Dogs Trust Merseyside: 22 loving puppies and dogs looking for a forever home in Liverpool and Merseyside
A number of adorable dogs at Dogs Trust Merseyside are hoping to find their forever families, with many having troublesome lives so far.
Damning findings by the RSPCA show that cruelty towards dogs increased by 10% in Merseyside last year, with an average of four dogs treated poorly per day. Many of the dogs in the care of Dogs Trust have experienced abuse or have been abandoned by their owners, and the Merseyside centre is looking for people to care for them.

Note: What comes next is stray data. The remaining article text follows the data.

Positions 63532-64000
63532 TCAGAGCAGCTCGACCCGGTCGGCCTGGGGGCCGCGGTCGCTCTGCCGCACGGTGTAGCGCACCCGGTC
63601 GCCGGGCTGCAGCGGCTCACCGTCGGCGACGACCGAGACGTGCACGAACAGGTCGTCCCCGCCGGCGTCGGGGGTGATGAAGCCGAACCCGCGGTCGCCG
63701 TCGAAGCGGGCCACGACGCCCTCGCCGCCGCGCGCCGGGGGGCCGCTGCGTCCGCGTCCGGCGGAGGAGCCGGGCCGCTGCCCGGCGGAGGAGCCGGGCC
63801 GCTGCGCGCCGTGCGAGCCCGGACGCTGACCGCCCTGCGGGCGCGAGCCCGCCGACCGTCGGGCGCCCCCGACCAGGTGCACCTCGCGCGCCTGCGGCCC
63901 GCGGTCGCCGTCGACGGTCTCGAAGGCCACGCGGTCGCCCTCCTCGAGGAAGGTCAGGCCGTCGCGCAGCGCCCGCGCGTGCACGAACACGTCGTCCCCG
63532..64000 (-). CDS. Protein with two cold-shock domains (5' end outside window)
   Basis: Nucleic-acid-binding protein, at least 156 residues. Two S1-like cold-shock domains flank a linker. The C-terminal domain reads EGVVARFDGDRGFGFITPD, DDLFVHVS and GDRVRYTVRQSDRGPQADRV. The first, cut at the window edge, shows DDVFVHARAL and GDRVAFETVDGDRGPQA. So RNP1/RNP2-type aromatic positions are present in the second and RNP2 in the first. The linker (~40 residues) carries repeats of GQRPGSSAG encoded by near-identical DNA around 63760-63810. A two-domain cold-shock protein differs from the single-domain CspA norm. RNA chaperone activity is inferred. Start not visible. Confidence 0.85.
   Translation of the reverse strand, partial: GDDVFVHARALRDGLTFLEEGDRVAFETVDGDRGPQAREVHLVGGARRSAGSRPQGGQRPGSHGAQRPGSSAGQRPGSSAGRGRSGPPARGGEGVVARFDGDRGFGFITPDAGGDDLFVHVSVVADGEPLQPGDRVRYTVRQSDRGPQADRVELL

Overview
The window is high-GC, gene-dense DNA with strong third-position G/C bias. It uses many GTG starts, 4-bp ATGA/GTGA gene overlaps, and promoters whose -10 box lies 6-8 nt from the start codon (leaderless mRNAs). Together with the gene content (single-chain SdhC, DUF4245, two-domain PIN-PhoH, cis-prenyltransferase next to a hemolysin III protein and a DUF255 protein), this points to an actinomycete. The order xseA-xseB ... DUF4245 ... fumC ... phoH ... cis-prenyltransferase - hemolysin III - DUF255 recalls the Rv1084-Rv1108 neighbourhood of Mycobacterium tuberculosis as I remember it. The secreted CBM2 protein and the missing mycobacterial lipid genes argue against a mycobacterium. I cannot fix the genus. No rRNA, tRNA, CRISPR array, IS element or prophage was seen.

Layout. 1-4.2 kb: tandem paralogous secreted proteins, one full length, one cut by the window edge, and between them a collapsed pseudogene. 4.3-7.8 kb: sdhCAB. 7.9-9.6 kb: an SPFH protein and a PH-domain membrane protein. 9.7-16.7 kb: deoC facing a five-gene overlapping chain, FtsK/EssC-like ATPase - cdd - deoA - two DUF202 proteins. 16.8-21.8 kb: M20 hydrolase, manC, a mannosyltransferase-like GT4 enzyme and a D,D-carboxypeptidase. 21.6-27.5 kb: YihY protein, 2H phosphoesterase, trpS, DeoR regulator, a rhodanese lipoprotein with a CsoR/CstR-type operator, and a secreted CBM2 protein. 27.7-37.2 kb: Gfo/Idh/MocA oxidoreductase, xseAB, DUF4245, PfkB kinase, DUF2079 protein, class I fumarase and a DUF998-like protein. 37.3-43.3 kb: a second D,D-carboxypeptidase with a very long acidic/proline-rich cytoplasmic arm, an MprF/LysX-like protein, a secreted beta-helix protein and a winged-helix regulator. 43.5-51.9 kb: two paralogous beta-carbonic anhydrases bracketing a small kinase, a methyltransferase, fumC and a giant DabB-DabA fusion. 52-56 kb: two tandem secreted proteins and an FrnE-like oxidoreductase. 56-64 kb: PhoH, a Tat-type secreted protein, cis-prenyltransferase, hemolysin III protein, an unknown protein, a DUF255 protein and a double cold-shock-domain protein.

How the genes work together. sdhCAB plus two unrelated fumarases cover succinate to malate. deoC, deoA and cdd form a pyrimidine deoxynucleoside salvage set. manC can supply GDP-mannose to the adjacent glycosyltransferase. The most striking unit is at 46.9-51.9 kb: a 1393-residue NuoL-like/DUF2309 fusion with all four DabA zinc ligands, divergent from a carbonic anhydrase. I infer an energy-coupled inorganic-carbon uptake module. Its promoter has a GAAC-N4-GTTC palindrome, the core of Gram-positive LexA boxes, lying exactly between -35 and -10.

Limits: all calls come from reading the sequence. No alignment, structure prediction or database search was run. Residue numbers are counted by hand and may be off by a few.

Currently, 60 pups are up for adoption at Dogs Trust Merseyside, with the charity seeing more people giving up their pets as a result of the cost of living crisis.
Take a look at some of the rescue centre’s recent additions, who are extremely adorable and guaranteed to brighten your day. Could you provide them with a second chance?